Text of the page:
'Vaccine passports': Will I need one for going out, work and travel?

By Eleanor Lawrie
BBC News

Published
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The government is considering whether to introduce vaccine certificates or "passports", as part of plans to ease lockdown in England.

They could also be needed to travel abroad, with countries such as Greece and Austria keen to establish such a system.

What is a vaccine passport?

The government wants as many people as possible to be vaccinated against Covid, but it's not compulsory.

At the moment, anyone who has had the jab receives a vaccination card, and the details go in their medical records.

Ministers are considering additional ways for people to prove they are at lower risk of getting or transmitting the virus.

According to the BBC's political correspondent, Damian Grammaticas, a passport feature may be added to the existing NHS app.

This might allow people to use their phone to prove they have been vaccinated or had a recent negative test.

However, not everyone is happy with the idea of vaccine passports. A petition asking the UK government not to introduce them has more than 200,000 signatures, meaning it will be considered for a debate by MPs.

Would I need a vaccine passport to go to the pub?

A passport could theoretically allow visitors to show bars or sports stadiums, for instance, that they have been vaccinated. This could help venues feel more confident about being Covid-secure.

A review of whether such passports could help the economy recover has been announced by the government.

It will consider whether proof of a jab or a negative test could be used to gain access to an event or service, reduce restrictions on socialising and improve safety.

The review will also look at privacy and ethical issues, including how far companies will be allowed to go in requesting Covid passports.

Prime Minister Boris Johnson said people who can't have a vaccine must not be discriminated against.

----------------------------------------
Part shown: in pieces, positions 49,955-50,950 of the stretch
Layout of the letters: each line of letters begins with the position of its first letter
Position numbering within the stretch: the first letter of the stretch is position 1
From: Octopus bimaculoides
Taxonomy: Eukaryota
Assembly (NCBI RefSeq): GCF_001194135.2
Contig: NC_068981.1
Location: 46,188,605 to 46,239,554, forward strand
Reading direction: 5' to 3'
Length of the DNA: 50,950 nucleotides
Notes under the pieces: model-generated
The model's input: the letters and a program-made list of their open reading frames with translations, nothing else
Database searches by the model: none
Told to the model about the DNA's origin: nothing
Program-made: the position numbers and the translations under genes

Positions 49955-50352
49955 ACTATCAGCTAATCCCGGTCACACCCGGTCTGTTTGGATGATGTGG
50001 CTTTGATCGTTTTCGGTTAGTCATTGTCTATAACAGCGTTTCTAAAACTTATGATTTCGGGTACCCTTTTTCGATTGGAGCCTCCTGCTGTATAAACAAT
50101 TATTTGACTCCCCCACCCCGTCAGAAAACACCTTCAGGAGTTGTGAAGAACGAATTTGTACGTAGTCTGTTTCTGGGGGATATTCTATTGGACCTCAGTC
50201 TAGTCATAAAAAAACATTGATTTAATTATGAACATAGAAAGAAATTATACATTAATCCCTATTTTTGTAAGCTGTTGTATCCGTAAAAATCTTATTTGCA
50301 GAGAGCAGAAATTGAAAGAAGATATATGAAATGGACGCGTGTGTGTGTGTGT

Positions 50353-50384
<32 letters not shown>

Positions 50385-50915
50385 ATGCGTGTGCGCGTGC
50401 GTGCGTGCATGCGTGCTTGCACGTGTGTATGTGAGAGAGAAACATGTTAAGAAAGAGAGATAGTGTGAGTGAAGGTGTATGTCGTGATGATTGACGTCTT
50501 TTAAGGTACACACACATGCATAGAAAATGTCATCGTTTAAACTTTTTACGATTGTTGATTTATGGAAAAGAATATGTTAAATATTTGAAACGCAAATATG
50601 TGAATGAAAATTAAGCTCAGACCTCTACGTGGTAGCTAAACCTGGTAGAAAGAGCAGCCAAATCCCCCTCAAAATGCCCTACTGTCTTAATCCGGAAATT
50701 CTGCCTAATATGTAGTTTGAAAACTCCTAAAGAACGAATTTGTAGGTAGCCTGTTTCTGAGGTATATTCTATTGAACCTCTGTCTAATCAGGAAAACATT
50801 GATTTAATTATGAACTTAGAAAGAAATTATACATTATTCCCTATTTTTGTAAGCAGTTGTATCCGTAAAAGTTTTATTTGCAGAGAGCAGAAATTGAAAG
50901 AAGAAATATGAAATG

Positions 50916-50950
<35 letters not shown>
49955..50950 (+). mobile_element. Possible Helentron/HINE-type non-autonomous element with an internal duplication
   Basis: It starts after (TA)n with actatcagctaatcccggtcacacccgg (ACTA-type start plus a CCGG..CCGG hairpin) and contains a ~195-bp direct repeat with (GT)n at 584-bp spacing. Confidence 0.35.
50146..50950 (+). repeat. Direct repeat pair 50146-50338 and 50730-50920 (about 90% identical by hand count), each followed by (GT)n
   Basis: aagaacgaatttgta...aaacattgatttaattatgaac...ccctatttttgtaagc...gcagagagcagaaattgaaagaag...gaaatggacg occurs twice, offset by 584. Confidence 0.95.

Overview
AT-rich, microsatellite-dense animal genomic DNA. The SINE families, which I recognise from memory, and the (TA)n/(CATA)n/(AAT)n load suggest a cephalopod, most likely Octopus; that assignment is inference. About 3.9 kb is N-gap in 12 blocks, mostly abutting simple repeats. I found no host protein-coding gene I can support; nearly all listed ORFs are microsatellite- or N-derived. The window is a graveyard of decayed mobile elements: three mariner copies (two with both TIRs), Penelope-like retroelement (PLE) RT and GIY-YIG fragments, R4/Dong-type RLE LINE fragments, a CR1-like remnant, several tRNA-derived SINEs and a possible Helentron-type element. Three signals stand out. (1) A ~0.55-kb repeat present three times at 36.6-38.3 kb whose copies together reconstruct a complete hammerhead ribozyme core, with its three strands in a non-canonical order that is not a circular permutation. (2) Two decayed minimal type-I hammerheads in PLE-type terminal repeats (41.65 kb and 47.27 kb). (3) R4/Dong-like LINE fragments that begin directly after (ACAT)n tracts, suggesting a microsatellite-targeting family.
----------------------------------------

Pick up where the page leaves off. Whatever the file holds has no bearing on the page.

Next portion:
The government will make its recommendations before step four of measures to ease lockdown - which is not due before 21 June at the earliest.

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Will I need a vaccine passport for going abroad?

It's quite possible - for some trips at least.

In future, some countries are likely to require proof of vaccination to allow entry.

"If another country says you can't come in unless you have the jab, then we want Brits to be able to demonstrate that," Health Secretary Matt Hancock has said.

Some countries and travel companies have already announced plans:

  • Greece and Cyprus will admit Covid-negative Israeli tourists this summer who can prove their status with Israel's "green" digital vaccine certificate
  • Denmark and Sweden are developing vaccine passports in time for the summer
  • Saga, which specialises in holidays for the over-50s, says passengers on its 2021 holidays or cruises must be fully vaccinated
  • Australian airline Qantas says travellers will eventually need to prove they have had a vaccination to board its flights
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Can my boss force me to get vaccinated?

Pimlico Plumbers has said it will require employees to be vaccinated, and may not keep on those who don't comply.

Care home operator Barchester Healthcare has also said all new hires must get the jab.

Justice Secretary Robert Buckland said making new staff get inoculated could, in theory, be possible if it was written into their contracts.

But he said it was unlikely bosses could make existing workers have vaccines under their current contracts.

Demanding that staff be vaccinated would be unlawful in the "majority of circumstances", says employment lawyer Ella Bond, from Harper James solicitors.

Businesses are not allowed to discriminate against people for reasons including disability, pregnancy and religious belief.

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image captionFrontline healthcare staff have one of the few roles where vaccine passports may be justified

Pregnant women are not generally recommended to have the vaccine unless they are at particular risk. And the vaccine isn't suitable for people with some health conditions, including certain allergies and immune system problems.

Sarah Gilzean, a discrimination lawyer at Morton Fraser, agrees that such valid reasons for not having the jab could make it hard for employers to insist staff have vaccine passports.

"In settings where there are alternatives like mass testing that are less intrusive, it's going to be difficult for employers to justify that requirement," she says.

In her view, the only employees where there is a "good argument" that vaccinations should be compulsory are health and social care workers.

What do I need to know about the coronavirus?

Are you unable to be vaccinated due to pregnancy, allergies or other medical reasons? How do you feel about vaccine passports? Get in touch by emailing haveyoursay@bbc.co.uk.

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